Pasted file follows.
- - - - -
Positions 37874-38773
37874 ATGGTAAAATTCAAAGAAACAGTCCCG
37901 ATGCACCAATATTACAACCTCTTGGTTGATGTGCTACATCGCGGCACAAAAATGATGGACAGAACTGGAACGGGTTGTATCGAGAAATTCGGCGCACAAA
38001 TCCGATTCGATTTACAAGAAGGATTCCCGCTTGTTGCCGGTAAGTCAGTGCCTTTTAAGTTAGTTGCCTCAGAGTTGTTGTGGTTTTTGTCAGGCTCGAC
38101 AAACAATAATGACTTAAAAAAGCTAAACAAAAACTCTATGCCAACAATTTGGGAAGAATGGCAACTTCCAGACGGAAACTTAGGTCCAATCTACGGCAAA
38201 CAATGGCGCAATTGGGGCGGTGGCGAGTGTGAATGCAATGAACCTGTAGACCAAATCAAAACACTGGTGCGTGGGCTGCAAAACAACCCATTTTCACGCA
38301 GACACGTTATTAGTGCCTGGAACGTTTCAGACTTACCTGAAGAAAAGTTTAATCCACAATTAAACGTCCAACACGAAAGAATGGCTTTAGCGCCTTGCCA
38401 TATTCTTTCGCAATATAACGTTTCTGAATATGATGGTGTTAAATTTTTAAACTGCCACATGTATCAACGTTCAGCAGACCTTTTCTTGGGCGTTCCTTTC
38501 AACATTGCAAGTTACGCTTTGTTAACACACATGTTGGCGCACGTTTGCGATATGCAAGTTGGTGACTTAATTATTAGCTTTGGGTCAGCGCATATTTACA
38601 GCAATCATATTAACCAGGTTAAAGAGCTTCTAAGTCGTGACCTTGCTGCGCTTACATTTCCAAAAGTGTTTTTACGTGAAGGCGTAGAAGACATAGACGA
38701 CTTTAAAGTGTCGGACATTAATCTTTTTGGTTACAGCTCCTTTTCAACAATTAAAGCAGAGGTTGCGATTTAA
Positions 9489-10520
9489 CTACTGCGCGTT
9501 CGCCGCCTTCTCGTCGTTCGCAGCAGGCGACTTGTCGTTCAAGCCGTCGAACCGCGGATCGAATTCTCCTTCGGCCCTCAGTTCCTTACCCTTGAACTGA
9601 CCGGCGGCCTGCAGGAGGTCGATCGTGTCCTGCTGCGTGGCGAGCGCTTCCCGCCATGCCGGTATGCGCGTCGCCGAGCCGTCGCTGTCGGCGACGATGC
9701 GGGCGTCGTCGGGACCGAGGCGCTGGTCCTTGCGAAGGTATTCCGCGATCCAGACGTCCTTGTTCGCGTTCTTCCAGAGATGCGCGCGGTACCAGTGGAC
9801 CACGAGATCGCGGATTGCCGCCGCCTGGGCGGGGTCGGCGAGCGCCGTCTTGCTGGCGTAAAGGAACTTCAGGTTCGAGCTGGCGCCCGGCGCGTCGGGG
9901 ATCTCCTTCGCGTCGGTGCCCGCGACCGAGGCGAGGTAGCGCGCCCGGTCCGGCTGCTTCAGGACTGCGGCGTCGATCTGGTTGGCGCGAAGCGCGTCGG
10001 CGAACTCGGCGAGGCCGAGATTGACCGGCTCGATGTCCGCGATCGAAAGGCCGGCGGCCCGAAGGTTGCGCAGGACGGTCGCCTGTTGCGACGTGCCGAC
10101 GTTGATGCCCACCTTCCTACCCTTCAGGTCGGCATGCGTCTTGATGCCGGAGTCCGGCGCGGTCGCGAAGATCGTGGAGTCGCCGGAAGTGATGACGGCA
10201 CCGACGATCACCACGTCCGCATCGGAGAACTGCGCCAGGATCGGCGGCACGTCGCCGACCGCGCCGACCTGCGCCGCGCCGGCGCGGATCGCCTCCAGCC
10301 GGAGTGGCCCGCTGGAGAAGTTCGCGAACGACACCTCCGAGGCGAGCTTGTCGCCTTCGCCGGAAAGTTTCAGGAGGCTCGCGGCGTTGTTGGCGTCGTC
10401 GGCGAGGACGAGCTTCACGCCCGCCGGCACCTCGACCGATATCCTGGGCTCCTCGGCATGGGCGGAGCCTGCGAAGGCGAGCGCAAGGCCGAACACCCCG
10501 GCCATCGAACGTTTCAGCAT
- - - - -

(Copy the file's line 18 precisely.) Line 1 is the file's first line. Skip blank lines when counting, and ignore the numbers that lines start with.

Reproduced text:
9901 ATCTCCTTCGCGTCGGTGCCCGCGACCGAGGCGAGGTAGCGCGCCCGGTCCGGCTGCTTCAGGACTGCGGCGTCGATCTGGTTGGCGCGAAGCGCGTCGG